Lael Brainard: Bringing the statement on longer-run goals and monetary policy strategy into alignment with longer-run changes in the economy

Speech (via webcast) by Ms Lael Brainard, Member of the Board of Governors of the Federal Reserve System, at "How the Fed Will Respond to the COVID-19 Recession in an Era of Low Rates and Low Inflation", an event hosted by the Hutchins Center on Fiscal and Monetary Policy at the Brookings Institution, Washington DC, 1 September 2020.

The views expressed in this speech are those of the speaker and not the view of the BIS.

Central bank speech  | 
02 September 2020

I want to thank David Wessel for hosting this event. It is an honor to be here with Ben Bernanke and Janet Yellen, who pioneered the original Statement on Longer-Run Goals and Monetary Policy Strategy in 2012. It is a pleasure to discuss the new statement, unanimously approved by the Federal Open Market Committee (FOMC) last week. By bringing our longer-run goals and strategy into alignment with key longer-run changes in the economy, the new statement will strengthen our support for the recovery. In my view, the new statement breaks important ground and will serve the country well as we respond to the economic repercussions of the COVID-19 crisis.

Key Longer-Run Changes in the Economy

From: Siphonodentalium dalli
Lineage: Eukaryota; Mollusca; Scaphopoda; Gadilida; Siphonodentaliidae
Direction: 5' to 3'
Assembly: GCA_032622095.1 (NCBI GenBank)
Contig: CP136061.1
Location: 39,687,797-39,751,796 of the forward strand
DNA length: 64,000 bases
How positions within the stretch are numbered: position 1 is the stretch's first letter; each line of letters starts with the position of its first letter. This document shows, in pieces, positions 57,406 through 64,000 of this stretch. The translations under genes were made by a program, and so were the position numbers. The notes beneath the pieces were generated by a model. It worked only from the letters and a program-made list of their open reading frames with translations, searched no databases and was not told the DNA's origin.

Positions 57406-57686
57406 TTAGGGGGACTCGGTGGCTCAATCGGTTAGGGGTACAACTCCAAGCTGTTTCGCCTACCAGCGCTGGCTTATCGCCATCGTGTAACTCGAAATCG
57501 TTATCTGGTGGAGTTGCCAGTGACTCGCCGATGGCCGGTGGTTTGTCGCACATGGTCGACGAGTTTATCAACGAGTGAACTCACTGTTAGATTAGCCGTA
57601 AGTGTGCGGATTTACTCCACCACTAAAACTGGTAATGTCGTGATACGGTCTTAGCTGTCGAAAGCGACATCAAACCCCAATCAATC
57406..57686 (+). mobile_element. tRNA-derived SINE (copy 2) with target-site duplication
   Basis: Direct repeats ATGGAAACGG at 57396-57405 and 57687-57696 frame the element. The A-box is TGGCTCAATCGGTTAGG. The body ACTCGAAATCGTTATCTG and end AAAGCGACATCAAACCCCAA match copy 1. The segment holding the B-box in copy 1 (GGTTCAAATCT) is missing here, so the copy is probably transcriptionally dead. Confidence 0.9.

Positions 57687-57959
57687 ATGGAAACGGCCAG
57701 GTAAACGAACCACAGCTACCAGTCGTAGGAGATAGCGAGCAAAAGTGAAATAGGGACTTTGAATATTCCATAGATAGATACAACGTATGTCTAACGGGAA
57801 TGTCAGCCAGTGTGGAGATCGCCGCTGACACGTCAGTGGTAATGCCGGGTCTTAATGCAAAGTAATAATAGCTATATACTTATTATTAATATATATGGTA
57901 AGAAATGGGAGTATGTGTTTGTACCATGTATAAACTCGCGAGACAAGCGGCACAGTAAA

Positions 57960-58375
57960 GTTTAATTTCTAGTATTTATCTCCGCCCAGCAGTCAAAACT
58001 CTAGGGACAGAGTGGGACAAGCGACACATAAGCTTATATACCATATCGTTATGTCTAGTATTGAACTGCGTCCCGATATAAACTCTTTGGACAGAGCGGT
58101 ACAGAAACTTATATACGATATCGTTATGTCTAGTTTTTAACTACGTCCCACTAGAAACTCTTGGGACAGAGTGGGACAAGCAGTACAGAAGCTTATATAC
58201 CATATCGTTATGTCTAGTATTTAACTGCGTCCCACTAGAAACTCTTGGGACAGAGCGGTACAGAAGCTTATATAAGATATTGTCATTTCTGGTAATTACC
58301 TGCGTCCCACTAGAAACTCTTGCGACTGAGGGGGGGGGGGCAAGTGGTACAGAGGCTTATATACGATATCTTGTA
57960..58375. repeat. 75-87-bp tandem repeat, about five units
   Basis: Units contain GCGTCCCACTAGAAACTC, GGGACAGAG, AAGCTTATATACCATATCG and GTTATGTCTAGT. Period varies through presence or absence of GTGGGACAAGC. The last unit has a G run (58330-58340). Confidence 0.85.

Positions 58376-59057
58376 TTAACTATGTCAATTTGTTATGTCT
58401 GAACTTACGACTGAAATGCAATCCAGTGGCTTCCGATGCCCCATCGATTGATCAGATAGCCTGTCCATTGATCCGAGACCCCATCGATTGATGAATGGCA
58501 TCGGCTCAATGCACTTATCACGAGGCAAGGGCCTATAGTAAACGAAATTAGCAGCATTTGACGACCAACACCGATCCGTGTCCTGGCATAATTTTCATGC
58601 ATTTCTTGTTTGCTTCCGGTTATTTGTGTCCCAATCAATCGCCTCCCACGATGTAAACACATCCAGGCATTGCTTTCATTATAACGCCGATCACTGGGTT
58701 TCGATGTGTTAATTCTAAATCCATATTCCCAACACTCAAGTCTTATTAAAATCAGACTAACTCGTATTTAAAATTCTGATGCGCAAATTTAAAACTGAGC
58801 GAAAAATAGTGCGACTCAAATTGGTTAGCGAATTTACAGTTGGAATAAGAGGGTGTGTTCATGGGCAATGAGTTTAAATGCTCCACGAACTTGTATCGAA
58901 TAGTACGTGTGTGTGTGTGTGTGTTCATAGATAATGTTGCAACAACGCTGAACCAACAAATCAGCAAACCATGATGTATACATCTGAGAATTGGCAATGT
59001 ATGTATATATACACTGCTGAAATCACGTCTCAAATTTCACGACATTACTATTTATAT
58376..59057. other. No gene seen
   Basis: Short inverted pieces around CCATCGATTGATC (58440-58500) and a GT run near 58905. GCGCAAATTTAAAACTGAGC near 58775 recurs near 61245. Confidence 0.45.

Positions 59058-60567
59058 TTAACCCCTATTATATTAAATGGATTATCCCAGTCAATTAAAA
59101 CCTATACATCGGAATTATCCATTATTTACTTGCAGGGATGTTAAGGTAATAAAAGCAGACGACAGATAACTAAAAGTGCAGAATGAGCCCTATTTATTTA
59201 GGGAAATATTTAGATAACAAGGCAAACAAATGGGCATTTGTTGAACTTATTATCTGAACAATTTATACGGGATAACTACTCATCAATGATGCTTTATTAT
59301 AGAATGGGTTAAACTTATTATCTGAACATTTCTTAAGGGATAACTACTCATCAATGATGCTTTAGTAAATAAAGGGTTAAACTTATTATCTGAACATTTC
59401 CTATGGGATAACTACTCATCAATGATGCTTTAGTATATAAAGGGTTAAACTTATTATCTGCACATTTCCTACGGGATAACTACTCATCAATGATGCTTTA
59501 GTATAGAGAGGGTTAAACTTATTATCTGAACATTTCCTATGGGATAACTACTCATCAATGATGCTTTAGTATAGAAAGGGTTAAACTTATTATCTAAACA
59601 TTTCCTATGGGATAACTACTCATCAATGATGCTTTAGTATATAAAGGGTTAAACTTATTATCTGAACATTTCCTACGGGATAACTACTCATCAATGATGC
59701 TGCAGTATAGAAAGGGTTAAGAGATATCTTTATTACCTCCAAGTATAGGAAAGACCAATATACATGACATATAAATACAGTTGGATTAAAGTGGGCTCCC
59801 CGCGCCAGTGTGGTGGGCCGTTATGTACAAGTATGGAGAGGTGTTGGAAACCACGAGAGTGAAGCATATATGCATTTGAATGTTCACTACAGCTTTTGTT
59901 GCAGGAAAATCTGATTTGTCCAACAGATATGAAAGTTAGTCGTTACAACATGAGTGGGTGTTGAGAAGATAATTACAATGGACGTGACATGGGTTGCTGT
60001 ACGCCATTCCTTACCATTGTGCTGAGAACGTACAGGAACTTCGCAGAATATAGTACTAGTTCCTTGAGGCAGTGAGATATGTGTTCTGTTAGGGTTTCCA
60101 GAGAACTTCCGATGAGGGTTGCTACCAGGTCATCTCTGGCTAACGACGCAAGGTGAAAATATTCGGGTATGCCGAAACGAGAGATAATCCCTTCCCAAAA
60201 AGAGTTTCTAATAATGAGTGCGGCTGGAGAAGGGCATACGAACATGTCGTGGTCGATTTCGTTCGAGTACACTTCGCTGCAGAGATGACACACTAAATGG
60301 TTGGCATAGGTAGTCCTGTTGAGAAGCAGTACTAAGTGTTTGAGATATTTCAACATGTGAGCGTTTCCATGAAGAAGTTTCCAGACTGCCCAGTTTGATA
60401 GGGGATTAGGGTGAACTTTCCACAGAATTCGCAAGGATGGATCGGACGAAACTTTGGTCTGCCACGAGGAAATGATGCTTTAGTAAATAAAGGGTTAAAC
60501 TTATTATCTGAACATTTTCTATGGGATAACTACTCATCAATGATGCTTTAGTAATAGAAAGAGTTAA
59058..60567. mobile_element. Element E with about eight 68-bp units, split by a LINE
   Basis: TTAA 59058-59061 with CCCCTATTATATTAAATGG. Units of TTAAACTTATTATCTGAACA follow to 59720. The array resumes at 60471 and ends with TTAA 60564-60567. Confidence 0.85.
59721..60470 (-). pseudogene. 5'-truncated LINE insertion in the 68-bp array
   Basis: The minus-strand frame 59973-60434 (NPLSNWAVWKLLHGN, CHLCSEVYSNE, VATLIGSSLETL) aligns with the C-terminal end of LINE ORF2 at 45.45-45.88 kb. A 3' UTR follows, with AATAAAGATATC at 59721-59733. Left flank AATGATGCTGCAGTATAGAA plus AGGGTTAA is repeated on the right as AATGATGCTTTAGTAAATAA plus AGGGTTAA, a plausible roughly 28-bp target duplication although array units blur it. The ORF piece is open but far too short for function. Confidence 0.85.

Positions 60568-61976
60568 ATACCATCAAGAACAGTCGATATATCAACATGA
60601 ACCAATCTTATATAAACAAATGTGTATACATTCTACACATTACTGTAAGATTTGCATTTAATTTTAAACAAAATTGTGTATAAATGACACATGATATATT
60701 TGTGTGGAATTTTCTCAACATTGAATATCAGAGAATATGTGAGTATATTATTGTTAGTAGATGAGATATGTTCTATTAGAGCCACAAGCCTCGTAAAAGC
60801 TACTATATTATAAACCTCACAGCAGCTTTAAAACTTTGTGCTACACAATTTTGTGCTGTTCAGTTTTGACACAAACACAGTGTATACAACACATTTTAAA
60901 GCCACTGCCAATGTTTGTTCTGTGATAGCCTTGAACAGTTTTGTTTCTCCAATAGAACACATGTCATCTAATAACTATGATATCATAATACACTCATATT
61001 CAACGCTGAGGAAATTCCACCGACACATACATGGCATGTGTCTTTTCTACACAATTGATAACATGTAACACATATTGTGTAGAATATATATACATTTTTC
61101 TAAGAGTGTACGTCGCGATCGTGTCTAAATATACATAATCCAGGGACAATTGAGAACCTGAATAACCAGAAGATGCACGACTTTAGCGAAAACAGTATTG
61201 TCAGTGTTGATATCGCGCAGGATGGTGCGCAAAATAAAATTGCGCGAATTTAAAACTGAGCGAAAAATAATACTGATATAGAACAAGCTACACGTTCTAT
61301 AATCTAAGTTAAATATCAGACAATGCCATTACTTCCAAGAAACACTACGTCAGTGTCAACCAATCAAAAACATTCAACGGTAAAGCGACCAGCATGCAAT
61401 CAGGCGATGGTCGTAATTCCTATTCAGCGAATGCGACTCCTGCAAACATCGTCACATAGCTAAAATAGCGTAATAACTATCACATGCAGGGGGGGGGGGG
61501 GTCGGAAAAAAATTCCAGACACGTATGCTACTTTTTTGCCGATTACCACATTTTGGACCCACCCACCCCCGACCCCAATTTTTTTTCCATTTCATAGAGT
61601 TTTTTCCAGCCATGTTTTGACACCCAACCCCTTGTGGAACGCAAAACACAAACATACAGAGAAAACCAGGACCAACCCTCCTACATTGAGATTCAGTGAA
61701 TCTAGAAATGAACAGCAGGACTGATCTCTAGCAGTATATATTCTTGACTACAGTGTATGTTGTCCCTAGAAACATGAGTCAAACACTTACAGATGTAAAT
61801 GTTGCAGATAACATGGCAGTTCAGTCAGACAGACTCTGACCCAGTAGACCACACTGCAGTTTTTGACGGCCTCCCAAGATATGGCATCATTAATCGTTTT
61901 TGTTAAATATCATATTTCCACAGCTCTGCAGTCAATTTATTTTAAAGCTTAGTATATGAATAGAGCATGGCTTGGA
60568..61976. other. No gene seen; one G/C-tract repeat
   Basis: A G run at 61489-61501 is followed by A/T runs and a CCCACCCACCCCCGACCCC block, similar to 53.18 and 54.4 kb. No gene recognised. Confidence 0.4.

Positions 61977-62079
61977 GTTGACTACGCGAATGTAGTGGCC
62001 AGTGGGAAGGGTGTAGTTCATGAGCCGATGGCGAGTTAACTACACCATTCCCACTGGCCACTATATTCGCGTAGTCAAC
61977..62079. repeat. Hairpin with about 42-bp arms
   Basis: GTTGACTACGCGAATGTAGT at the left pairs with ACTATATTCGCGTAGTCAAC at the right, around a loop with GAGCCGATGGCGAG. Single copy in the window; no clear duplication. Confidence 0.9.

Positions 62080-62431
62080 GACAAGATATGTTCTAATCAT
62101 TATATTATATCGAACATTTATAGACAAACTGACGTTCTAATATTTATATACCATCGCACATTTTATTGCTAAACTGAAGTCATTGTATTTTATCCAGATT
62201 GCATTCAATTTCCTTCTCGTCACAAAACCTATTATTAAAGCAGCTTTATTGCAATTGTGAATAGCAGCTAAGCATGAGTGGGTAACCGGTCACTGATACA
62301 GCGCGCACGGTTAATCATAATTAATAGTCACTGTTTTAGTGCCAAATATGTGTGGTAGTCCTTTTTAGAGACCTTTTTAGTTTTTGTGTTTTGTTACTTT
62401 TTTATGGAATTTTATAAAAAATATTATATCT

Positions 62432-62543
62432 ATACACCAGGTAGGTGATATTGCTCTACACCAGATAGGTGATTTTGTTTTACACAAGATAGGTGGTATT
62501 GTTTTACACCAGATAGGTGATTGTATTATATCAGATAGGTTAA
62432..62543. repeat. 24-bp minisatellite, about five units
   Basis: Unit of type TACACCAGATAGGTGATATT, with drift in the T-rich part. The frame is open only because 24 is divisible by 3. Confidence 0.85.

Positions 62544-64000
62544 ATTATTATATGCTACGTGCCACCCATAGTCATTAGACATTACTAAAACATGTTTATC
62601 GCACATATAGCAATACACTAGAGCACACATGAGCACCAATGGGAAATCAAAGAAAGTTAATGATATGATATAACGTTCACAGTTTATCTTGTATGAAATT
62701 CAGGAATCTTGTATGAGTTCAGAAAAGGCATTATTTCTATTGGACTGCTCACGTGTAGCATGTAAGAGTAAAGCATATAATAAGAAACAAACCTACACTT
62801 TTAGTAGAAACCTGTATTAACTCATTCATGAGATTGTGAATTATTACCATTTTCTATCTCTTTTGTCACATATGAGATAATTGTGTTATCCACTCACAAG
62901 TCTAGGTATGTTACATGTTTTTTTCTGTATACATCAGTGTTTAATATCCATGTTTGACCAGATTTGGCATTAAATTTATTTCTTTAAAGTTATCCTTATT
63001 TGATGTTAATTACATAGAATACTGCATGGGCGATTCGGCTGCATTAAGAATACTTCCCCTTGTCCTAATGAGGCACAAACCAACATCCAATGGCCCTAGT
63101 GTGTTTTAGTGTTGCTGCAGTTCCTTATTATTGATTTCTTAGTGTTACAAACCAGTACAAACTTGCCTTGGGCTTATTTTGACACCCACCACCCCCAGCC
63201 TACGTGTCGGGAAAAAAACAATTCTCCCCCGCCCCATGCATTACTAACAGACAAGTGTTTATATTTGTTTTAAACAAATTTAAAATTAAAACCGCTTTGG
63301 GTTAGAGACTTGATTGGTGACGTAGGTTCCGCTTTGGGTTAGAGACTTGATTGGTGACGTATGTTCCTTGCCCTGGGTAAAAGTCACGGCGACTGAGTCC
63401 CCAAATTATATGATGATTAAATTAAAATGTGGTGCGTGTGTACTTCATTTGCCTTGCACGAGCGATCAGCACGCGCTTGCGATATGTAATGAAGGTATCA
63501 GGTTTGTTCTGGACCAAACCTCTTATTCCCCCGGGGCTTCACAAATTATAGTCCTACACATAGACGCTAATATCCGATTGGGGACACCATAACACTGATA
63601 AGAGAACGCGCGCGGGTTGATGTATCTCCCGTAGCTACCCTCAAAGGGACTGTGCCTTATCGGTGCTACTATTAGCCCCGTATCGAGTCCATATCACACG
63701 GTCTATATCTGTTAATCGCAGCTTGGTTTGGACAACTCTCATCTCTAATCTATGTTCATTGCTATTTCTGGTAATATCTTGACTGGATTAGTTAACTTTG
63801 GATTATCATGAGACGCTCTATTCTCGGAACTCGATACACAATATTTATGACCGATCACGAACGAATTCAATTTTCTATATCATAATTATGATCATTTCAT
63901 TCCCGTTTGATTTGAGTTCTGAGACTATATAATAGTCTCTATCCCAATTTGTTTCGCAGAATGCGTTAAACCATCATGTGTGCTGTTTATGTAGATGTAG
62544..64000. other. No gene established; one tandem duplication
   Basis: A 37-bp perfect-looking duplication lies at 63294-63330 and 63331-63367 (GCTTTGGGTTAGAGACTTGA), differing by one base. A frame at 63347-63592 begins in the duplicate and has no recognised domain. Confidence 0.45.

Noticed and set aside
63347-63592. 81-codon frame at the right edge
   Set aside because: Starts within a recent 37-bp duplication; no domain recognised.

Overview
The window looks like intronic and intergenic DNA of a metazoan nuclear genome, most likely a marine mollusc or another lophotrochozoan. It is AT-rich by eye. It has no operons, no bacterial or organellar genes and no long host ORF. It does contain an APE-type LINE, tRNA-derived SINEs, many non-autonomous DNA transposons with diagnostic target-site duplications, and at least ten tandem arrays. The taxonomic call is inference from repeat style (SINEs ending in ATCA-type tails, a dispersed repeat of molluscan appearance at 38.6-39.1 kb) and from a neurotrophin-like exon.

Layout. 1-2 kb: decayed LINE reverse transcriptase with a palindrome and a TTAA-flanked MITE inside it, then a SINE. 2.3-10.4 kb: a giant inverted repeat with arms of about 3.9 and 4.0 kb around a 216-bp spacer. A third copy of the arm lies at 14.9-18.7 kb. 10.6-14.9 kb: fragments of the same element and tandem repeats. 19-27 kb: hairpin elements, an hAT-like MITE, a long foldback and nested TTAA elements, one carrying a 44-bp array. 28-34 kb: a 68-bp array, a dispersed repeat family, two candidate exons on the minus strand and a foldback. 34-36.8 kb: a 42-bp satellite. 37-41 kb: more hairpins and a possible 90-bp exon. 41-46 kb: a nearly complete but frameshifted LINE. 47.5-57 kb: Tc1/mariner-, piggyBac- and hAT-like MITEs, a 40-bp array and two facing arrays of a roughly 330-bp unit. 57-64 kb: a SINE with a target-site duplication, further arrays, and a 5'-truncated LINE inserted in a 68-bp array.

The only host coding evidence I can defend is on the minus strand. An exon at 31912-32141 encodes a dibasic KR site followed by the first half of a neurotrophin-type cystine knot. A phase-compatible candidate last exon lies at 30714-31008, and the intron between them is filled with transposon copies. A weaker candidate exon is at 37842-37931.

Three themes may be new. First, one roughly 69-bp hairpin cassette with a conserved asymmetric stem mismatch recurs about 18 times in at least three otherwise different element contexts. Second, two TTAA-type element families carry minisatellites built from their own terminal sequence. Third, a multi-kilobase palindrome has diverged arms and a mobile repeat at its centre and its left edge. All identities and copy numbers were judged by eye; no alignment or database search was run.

Three related features of the economy's new normal called for the reassessment of the Committee's longer-run goals and strategy. First, the equilibrium interest rate has fallen to low levels, which implies a large decline in how much we can cut interest rates to support the economy. That was abundantly clear in March, when we were able to cut the policy rate by only 1-1/2 percentage points before hitting the effective lower bound-in contrast to previous decades when the policy rate would have been cut by 4-1/2 to 5 percentage points, on average, to buffer the economy from an adverse shock. The reduced scope to cut the interest rate could increase the frequency and duration of periods when the policy rate is pinned close to zero, unemployment is elevated, and inflation is below target. In turn, the greater likelihood of extended periods of low inflation at the lower bound risks eroding inflation expectations and further compressing the scope for cutting the interest rate. The risk here is a downward spiral where the scope for cutting the interest rate gets compressed even further, the lower bound binds even more frequently, and it becomes increasingly difficult to move inflation expectations and inflation back up to target. The experience of some foreign central banks illustrates the challenges associated with such a downward spiral.